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JUDGE: DALLAS FORT-WORTH AIRPORT PERMITTED TO PUT CNG CABS AT THE FRONT OF LINE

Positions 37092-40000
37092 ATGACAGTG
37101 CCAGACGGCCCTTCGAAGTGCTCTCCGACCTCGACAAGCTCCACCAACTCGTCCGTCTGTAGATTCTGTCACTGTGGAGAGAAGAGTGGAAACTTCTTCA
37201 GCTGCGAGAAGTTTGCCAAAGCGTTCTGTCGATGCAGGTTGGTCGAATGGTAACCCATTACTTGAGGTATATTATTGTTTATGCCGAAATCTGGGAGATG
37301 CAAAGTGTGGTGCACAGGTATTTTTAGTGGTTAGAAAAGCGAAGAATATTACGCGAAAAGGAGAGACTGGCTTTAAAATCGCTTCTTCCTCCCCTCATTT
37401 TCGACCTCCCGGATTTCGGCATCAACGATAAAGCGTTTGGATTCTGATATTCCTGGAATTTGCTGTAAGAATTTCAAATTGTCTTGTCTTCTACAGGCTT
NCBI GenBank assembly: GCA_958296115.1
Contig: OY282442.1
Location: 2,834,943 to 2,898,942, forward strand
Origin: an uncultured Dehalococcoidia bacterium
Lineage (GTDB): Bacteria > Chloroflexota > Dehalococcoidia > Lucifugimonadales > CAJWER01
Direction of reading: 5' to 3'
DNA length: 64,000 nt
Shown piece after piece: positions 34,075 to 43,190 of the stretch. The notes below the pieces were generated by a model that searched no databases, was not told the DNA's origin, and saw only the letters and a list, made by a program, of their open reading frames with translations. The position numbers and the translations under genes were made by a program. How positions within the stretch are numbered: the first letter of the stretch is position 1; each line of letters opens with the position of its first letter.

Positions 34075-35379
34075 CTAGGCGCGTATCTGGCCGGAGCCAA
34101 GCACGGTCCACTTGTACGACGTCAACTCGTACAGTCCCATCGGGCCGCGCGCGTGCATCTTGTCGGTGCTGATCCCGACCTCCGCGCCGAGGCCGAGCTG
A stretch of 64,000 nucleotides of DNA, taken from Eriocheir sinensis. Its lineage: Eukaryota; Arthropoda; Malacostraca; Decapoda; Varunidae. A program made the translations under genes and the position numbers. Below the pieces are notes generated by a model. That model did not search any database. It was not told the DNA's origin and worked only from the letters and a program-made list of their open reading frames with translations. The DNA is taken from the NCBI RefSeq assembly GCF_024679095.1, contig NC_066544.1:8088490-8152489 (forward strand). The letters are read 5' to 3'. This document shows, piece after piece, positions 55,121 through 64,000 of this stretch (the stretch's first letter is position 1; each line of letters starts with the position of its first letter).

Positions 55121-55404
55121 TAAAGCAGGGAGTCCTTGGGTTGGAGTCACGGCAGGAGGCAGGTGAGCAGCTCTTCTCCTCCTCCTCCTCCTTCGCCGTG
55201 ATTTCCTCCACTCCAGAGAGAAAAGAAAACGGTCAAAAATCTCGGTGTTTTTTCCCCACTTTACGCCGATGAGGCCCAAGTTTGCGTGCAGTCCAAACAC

Five years and two lawsuits later, a Dallas judge has ruled that Dallas/Fort Worth International Airport did nothing wrong when it gave head-of-the-line privileges to taxis powered by CNG in 2012. Justice Jim Moseley on the Fifth Court of Appeals in Dallas threw out a trial court’s May 2012 judgment that voided the airport’s policy making CNG-fueled cars the cab of choice at the airport. This doesn’t mean CNG-fueled cabs will immediately go to the front of the line. Only the Board can make that decision, and there is no timetable for that as of today. The Association of Taxi Operators, which filed the two lawsuits that were eventually consolidated into a single appeal, has long claimed the airport board didn’t have the authority to make the decision without the approvals of the Dallas and Fort Worth city councils. In a brief filed on behalf of the Association last year, the board was accused of acting with “unnecessarily broad and unchecked governmental authority.” Not so, writes Moseley, pointing to Chapter 22 of the Texas Transportation Code, which allows municipalities to create a “joint board” that acts as the sole decision-maker for, say, an airport. But at Dallas Love Field — again, after years of protests and legal challenges the cabbies keep losing — CNG-powered taxis already have front-of-line privileges. And at D/FW Airport, most of its vehicles are already CNG, including all of the buses that run between terminals, all the rental-car transports and the entire parking-shuttle fleet.

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